Washington Post regulatory columnist Cindy Skrzycki reports today on the Office of Management and Budget's annual report on the costs and benefits of regulation:
Released just before Christmas, it lists 189 rules in the manufacturing sector that 41 different groups suggested were ripe for tweaking, removal or a new approach. That makes the report a prime source of intelligence on the priorities of Bush rules overseers.That's the good news. The bad news is that businesses realize that the destruction of our protections thorugh regulatory "relief" is a potential house of cards, built on Executive Orders and regulations that could easily be undone should those radical worker loving, tree hugging, anti-business Democrats ever come into office again. So OMB is consulting with certain business associations about how to make these controls permanent by changing them into laws.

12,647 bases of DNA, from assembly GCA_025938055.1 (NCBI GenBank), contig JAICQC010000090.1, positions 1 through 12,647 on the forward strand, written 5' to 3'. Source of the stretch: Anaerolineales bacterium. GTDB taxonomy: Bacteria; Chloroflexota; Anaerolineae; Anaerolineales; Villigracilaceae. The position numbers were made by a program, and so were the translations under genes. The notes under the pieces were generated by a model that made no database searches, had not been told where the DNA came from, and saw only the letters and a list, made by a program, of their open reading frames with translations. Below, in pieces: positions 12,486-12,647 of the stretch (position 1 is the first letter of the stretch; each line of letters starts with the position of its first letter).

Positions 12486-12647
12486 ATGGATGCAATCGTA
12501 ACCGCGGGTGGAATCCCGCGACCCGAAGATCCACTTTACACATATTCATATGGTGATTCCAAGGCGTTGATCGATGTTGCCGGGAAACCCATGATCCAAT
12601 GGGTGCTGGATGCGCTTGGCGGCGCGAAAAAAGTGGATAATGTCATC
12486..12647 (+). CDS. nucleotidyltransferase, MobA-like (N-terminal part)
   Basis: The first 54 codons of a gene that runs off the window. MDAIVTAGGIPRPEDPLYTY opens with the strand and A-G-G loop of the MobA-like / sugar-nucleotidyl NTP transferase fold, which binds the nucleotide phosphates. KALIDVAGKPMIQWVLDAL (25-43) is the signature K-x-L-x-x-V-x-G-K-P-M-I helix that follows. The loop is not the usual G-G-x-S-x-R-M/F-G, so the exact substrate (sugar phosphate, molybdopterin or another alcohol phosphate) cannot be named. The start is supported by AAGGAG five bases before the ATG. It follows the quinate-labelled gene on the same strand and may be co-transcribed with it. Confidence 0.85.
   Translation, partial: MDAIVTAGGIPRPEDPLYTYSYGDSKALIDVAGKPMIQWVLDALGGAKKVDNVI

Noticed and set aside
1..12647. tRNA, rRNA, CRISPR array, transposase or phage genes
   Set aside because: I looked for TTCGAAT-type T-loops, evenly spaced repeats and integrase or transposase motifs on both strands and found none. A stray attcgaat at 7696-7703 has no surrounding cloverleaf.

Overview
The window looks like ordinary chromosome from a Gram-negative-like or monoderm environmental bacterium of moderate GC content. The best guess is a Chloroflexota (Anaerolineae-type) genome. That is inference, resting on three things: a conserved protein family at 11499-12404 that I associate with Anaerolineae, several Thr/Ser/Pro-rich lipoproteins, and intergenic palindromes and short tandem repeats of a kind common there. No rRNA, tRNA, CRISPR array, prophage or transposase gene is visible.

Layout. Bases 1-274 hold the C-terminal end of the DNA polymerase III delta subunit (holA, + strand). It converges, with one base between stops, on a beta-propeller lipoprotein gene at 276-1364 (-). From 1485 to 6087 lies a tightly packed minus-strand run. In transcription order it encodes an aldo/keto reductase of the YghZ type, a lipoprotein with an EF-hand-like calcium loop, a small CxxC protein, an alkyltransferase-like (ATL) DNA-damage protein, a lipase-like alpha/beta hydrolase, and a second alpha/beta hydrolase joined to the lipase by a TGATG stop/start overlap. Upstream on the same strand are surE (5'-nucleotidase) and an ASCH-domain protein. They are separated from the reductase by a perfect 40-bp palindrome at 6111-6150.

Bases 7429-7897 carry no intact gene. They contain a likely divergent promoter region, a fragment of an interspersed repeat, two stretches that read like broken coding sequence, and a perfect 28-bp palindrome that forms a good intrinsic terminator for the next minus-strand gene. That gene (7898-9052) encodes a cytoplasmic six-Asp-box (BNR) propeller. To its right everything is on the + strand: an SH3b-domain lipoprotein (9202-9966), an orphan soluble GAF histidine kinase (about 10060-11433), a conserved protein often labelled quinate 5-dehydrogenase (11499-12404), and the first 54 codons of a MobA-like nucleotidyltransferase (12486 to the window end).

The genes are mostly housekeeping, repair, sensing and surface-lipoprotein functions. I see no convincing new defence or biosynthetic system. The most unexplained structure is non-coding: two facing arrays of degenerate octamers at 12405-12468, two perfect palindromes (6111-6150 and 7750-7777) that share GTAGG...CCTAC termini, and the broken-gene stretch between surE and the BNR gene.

Almost amusing (in a horror movie kind of way) are some of the regulatory "improvements" suggested by industry:
On the latest wish list, for example, Deere & Co. asked that all government regulatory activities be privatized, including the development and enforcement of rules. It also wants the Environmental Protection Agency to involve business and industry coalitions in its rulemakings. The Alliance of Automobile Manufacturers wants the EPA to rethink its "unrealistic goal" of cleaning up all groundwater. The American Furniture Manufacturers Association asked for changes to the Family and Medical Leave Act rules. NAM said that the Interior Department should tighten its procedures for listing endangered species because they are inhibiting its ability to conduct business.There are lots more goodies.
What's the purpose of all of this? According to John Graham who heads OMB's Office of Information and Regulatory Affairs:
"Our goal is to help business and workers become more productive and competitive while safeguarding public health and the environment. Heavily regulated sectors, such as manufacturing, health care and transportation will receive priority attention."It's going to be a long four years.